Piers Plowman and the alliterative tradition

My article, “Piers Plowman and the Durable Alliterative Tradition,” appears in the Yearbook of Langland Studies. It’s scheduled to appear in early 2017 for 2016. This essay applies the methodology of my first book to the most widely copied and persistently idiosyncratic Middle English alliterative poem. Here’s the opening frame of the essay:

In recent years, the principles governing the alliterative meter in the fourteenth century have been discovered and elaborated by a series of distinguished scholars: Hoyt Duggan and Thomas Cable in the 1980s and 1990s, followed by Judith Jefferson, Ad Putter, Myra Stokes, and Nicolay Yakovlev in the 2000s. The new metrical scholarship refocuses questions of literary history, poetics, and the cultural meaning of meter. Yakovlev’s 2008 Oxford dissertation, in particular, powerfully demonstrates continuity between Old English, Early Middle English, and Middle English alliterative meter. Indeed, this new research paradigm has begun to suggest the incoherence of the received period terms ‘Old English’ and ‘Middle English’ as such. Yet each of these metrical experts has bracketed Piers Plowman as formally aberrant. Duggan concludes that ‘Langland clearly did not always care to make his alliterative long line fit the conventions that governed other alliterative poets’; Cable confides, ‘I suspect that Langland knew the rules […] but felt free to break them’; Putter, Jefferson, and Stokes find Piers Plowman ‘metrically idiosyncratic’; and Yakovlev labels the poem ‘metrically deviant’. Because Piers Plowman is among the longest and most studied alliterative poems and by far the best attested in manuscript, its relation to the wider alliterative tradition emerges as a major question for metrists and literary historians.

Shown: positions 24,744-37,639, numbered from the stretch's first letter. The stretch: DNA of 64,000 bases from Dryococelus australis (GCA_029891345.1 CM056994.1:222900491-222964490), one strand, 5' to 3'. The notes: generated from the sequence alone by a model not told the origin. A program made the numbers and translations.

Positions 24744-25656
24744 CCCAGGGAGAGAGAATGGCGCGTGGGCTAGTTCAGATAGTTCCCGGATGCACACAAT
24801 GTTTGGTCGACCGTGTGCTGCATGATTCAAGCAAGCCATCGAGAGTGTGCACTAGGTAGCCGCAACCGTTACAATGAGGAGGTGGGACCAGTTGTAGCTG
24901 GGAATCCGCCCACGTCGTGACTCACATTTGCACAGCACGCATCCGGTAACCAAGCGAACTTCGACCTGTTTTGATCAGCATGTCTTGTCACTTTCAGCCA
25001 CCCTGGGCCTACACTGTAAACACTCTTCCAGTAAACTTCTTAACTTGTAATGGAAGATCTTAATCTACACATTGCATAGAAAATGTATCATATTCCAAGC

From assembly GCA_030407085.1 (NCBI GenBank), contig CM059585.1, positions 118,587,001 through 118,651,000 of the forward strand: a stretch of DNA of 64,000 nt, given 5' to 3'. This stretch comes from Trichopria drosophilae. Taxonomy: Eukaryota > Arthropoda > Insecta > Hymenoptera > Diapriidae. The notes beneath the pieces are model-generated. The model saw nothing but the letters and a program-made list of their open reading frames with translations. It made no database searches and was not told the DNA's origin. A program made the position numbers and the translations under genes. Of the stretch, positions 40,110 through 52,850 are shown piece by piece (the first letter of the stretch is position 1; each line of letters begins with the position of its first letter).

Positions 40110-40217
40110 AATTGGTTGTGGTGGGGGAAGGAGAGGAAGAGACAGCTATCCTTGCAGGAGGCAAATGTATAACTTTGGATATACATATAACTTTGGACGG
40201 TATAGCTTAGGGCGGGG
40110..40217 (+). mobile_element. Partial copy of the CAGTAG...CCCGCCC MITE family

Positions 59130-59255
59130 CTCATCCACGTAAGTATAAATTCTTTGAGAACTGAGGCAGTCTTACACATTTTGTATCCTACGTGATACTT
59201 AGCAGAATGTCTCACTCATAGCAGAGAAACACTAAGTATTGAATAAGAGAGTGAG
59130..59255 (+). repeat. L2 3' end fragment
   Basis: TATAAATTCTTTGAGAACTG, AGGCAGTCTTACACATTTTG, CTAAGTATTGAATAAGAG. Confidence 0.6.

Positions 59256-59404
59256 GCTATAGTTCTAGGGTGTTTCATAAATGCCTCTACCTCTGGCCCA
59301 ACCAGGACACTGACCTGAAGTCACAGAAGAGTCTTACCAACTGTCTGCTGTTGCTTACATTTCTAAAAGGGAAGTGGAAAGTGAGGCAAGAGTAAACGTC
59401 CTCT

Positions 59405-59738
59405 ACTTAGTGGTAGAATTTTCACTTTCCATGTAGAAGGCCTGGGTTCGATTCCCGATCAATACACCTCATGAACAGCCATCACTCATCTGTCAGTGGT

This essay reconsiders the extent to which the meter of Piers Plowman conforms to that of the surrounding alliterative tradition. The first section summarizes progress in Middle English alliterative metrics, with emphasis on the observable metrical development that justifies reference to a durable alliterative tradition spanning the seventh through the sixteenth centuries. The second section compares the meter of Piers Plowman with the emergent metrical model, identifying major similarities and minor differences between Piers Plowman and other fourteenth-century alliterative poems. The third section explores the cultural implications of the similarities and differences, thereby situating Langland’s formal choices in the metrical landscape of late fourteenth-century London. I argue that Langland stands apart from other alliterative poets not because he flouts metrical rules but because of the peculiar way in which he fulfills them; I then argue that the meter of Piers Plowman reflects the interaction of a major diachronic and a major synchronic force, the durable alliterative tradition and Langland’s metrical landscape. A central aim of this essay is to bring progress in metrical study to the wider attention of Middle English specialists. To that end, I append a glossary of technical terms.

Counting and the heart of a poem

At the MLA conference in January, in a roundtable session entitled “Rhythm and Rhyme,” the poet-critic Simon Jarvis offered the following general observation: “Counting can often take us quite quickly into the heart of a poem.” Jarvis titled his paper “In Defense of Numbers,” with a pun on the historical meaning of ‘numbers’ (‘verses of poetry’).